“My friend’s mom makes pancakes really weird,” my young cousin once told my aunt. “She pours this liquidy stuff onto a pan. She doesn’t use the microwave at all!” My cousin had just encountered the joy of homemade pancakes. Frozen pancakes, just-add-water batter, and even baking mixes really don’t compare to the moist, buttery crispness of truly made-from-scratch pancakes in taste, or in that sense of pride from turning flour, milk, and eggs into a delicious breakfast treat.
Makes 4 to 6 servings
- 2 cups of all-purpose baking flour
- 2 teaspoons of baking powder
- 1/2 teaspoon of salt
- 1/2 tablespoon of sugar
- 2 eggs
- 2 cups of milk
- 2 tablespoons of butter
- Melt two tablespoons of butter. Put the butter in the microwave in a microwave-safe dish for about thirty seconds. You can also melt the butter in a saucepan, stirring continually until it melts.
- Heat a large skillet over medium as you mix the batter. Be careful that your pan doesn’t scorch.
- Mix together the flour, baking powder, salt, and sugar.
- Use a fork to beat the eggs into the milk. Add the melted butter.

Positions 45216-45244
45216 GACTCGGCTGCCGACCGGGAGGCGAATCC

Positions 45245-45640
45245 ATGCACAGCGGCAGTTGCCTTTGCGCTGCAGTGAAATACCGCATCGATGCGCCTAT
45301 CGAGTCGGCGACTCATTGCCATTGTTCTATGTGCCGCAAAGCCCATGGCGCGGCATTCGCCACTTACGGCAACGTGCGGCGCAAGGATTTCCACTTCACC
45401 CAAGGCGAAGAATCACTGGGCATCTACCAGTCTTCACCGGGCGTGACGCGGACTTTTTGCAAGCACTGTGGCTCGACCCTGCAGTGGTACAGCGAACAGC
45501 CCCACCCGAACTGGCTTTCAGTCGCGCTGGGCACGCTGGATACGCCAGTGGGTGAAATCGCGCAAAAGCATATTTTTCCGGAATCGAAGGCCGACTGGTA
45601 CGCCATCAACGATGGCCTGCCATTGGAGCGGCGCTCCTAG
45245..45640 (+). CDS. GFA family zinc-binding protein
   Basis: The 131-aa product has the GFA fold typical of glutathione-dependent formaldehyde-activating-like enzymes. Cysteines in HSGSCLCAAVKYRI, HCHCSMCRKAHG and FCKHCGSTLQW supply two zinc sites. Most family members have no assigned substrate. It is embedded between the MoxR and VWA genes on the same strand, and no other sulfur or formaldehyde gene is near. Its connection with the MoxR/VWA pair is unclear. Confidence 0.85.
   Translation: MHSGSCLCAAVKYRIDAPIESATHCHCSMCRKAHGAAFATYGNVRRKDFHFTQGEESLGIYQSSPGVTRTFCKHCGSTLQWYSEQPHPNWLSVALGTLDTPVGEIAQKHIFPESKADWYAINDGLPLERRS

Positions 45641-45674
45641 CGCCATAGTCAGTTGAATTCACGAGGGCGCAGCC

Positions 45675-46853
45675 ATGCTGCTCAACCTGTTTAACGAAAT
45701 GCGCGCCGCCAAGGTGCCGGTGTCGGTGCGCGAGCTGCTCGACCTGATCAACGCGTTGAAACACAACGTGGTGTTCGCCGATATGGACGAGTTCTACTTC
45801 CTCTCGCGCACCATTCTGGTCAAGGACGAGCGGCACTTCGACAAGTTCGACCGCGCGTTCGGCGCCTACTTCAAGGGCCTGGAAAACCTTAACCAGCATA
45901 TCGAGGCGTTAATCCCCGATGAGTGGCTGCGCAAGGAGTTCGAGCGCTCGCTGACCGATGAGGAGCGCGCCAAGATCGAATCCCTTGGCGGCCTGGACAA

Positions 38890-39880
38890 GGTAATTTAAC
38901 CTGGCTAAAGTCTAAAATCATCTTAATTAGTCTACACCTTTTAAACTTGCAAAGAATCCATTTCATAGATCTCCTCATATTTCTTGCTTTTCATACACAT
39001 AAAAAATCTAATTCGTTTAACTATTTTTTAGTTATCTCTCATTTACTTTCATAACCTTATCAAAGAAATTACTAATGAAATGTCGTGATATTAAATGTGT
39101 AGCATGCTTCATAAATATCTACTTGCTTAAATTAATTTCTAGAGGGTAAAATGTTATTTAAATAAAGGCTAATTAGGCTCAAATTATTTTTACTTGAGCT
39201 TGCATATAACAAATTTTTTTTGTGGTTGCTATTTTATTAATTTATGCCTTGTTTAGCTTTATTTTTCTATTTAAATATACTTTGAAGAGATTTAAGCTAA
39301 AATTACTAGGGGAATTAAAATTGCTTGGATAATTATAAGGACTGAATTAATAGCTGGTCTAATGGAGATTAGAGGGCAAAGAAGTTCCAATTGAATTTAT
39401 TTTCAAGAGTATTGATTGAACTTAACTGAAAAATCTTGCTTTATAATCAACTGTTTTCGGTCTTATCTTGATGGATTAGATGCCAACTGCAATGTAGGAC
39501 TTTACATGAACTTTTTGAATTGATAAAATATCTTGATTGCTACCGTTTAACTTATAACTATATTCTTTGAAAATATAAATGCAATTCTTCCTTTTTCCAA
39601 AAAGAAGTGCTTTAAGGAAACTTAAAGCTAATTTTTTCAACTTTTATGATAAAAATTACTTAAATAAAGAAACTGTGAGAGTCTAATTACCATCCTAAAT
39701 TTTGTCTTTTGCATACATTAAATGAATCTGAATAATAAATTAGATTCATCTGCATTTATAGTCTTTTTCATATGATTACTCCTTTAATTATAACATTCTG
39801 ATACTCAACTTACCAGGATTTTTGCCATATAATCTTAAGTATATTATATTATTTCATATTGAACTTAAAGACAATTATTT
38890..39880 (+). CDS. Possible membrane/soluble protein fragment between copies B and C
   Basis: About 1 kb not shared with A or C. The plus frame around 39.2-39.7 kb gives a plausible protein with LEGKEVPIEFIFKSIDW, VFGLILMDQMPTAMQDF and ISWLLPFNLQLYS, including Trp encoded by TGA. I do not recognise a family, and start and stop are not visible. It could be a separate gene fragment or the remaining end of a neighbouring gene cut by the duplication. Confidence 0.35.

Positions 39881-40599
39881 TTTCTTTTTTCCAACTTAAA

- Stir the milk mixture into the flour mixture. Just moisten everything. Don’t worry about small lumps. If the batter is thicker than heavy cream, add a little more milk.
- Check that the pan is warm enough. If you splash a few droplets of water onto the pan, they should sizzle and then evaporate.
- Add a little butter to the skillet. If your skillet is hot enough, it should soon form a foam. Wait until that foam dies down before you ladle your batter onto the pan. I find pancakes from about 1/4 cup of batter are easiest to manage, but you can make pancakes as big or small as you like.
- Let the pancake cook until the batter in the center begins to bubble. Carefully flip the pancake over. If the pancake falls apart when you flip it, you’ve turned it too soon.
- Taste one of the pancakes from your first batch. If it’s too thick, hard, or cakey, add a little more milk.
- Cook the pancake two to three minutes more while it browns on the other side. It will be done when both sides are golden brown.
- Turn down the heat slightly between your first and second batches.
- Serve as soon as possible, before the pancakes get soggy. If they begin to lose their crunch, you can toast them in a toaster oven or toaster, watching so they don’t burn.
It’s that easy. Serve quickly with butter and syrup, honey, or jam.